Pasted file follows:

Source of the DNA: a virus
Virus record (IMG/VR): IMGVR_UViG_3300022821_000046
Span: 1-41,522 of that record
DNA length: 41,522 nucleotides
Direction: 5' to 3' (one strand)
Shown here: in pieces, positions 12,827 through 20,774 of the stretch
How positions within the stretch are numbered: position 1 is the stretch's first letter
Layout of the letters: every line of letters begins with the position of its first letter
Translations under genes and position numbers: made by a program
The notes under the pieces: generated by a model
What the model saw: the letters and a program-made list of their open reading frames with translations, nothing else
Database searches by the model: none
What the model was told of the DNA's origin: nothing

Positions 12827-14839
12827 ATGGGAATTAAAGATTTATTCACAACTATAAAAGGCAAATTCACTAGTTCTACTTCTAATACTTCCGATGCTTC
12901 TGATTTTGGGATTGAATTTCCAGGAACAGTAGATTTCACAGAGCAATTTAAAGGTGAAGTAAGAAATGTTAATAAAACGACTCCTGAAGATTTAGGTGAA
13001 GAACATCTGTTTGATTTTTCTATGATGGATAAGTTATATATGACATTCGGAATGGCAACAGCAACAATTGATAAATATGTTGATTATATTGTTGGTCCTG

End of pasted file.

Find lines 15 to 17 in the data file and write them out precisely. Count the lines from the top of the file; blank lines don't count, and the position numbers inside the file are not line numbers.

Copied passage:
12827 ATGGGAATTAAAGATTTATTCACAACTATAAAAGGCAAATTCACTAGTTCTACTTCTAATACTTCCGATGCTTC
12901 TGATTTTGGGATTGAATTTCCAGGAACAGTAGATTTCACAGAGCAATTTAAAGGTGAAGTAAGAAATGTTAATAAAACGACTCCTGAAGATTTAGGTGAA
13001 GAACATCTGTTTGATTTTTCTATGATGGATAAGTTATATATGACATTCGGAATGGCAACAGCAACAATTGATAAATATGTTGATTATATTGTTGGTCCTG